Saturday, November 12, 2011
It Will Take Years Until Penn State Repairs Image
This wasn’t a friendly farewell, but an ugly divorce for the university’s most lovable icon, a town ambassador portrayed as the symbol of Penn State– and nonetheless – was fired for not doing enough to protect the school’s identity.
There are assumptions behind this, assumptions that commenced alleged crimes of sexual assaults involving underage victims, and sadly the non-supporters have pointed their fingers at Joe Paterno, the moral compass of college football – the father-figure of Penn State for 46 years. He was embarrassed in the end, left the game emotionally and became aloof to the game he coached for half a century amid a horrendous sex scandal that has tarnished his legacy.
It’s a tragedy, an unprecedented tragedy that stunned the nation, a horrifying scandal that will always overshadow the old man’s feats and longevity as the winningest coach in Division I history. It’s not about football; it’s about the victims, which is the explanation for Paterno’s firing.
The board of trustees dismissed Paterno shortly after 10 p.m. Wednesday night for not reporting Jerry Sandusky, his former defensive coordinator and pedophile arrested on 40 counts of molesting eight boys.
His firing impetuously triggered a State College riot in the community, where raging protesters gathered in anguish on the streets serenading loudly, angry and saddened Paterno had been fired over the phone – not even given an ultimatum to resign or announce an early retirement.
In reference to Paterno’s cessation, which was grotesque and destructive toward a 46-year affair with a regal football program that crumbled under his decree of bad judgment by refusing to report a crime as the scandal was unreported, Penn State students mobbed the streets and tipped over a news van.
The other night, while the scurrilous, angry Penn State supporters by the thousands waved phones and roared for nearly three to four hours with bullhorns and a series of chants, many raised candles in a candlelight vigil honoring the victims of sexual abuse. It was about the victims, not football, to some. It was about solidarity for the victims, not rioting a community because the legend wasn’t given an opportunity to save his job.
Some were vandals, while others were peacemakers at a somber moment, a time to heal and mourn after the allegations were publicly revealed that stunned the people in the most unprecedented week in college sports, if not the most infamous episode to poison a university in need now of a recovery.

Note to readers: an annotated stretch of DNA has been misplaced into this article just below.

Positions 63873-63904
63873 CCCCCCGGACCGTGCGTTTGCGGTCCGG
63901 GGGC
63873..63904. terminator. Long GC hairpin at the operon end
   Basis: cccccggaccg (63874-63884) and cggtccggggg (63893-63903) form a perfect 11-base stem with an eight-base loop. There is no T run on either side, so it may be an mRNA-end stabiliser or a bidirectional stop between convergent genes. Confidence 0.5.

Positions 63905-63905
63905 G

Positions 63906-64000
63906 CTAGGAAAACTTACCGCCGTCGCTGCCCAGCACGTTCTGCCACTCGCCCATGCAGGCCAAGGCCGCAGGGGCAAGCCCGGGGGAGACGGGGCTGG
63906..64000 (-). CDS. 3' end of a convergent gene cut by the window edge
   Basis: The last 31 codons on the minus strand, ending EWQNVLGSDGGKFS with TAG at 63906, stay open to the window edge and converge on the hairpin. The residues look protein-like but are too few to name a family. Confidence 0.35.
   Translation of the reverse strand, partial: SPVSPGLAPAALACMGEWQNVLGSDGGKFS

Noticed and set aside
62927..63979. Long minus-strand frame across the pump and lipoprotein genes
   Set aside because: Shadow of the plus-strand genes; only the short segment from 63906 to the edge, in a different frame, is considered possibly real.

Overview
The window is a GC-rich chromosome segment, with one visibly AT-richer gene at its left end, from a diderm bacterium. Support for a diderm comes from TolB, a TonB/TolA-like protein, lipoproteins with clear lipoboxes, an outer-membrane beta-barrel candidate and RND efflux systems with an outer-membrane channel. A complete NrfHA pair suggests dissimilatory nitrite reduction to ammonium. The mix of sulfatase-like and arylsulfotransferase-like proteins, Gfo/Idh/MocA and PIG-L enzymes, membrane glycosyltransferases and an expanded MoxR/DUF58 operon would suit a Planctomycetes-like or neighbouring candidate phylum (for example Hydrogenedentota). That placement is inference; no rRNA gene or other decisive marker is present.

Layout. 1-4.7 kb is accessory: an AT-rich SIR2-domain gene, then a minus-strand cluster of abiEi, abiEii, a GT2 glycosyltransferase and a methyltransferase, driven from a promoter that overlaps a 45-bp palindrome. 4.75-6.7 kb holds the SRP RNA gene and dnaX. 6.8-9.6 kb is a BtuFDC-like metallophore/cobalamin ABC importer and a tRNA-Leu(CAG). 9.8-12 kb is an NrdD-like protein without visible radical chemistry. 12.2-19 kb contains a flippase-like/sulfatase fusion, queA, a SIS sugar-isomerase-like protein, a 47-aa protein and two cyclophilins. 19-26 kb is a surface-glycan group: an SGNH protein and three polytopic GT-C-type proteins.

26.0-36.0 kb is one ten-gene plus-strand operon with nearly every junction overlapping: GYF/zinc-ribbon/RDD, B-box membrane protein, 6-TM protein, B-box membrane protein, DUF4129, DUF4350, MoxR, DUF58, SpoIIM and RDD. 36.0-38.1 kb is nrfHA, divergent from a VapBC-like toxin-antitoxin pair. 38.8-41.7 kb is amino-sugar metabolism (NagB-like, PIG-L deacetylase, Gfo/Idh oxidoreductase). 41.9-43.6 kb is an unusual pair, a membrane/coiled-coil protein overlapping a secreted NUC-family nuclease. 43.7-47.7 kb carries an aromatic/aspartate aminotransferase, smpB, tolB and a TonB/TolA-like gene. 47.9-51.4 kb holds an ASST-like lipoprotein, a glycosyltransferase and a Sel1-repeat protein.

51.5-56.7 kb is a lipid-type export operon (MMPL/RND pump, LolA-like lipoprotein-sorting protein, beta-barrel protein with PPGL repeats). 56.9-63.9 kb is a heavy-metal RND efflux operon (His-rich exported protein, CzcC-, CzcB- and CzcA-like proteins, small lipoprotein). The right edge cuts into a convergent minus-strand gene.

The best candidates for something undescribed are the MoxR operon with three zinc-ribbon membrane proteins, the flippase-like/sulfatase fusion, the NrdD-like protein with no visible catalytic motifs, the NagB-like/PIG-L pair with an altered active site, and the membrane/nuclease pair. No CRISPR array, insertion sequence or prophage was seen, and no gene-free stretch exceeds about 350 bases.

It’s now the time to clean house, purge all the traces of corruption, from a rogue crime that will take years to rid when Penn State is beyond repair after educators enabled a child molester to stain the imagery of an institution suddenly marked by the messes.
There were many, such as the other night cheering happily and were satisfied to see Paterno relieved of his duties, outraged by the incident of sexual activities that involved minors. For many years, it will take time, as many suspect Paterno had much to hide covering up the truth and protecting his longtime friend, to repair from a horrible scandal that ruined Penn State’s program.
Many of whom are mad of the recent allegations, grasp a bad vibe that he condoned the series of sexual assaults happening during his tenure. For what it was, at least for what it seemed, he had been accused as if he was the sexual predator more than Sandusky himself, only for representing everything Penn State symbolizes.
Though he’s still the most beloved senior citizen in a small community that sent much thanks to Paterno for all he has done in his reign as head coach, whether it was serving as a mentor or father figure for children or enriching one of the winningest programs in school history, he is also not taken to kindly by few.
He’s marked forever, not only for not reporting the alleged molestation but for possibly protecting the university’s brand name, or even protecting the university’s revenue and the plethora of scholarships or even his legacy as the teacher grooming young players, all while depicted as a moral compass.
It’s an unhappy ending to a tragic story in Happy Valley, also known as Unhappy Valley in just the past week when the board of trustees was forced to make an immediate culture transition, relinquishing on their longtime football coach and cutting ties with even Penn State president Graham Spanier.
This is much larger than a football program of excellence and an elderly man’s legacy, but it is apparent the Penn State kids don’t understand. The students are simply more concerned with football, than they are in sending their thoughts and prayers to those victims. When the Penn State students rioted at the campus on Horror Night, the irascible people acting like soulless, insensitive protesters in support of Paterno, we saw them dismissing an alleged scandal of madness and humiliation.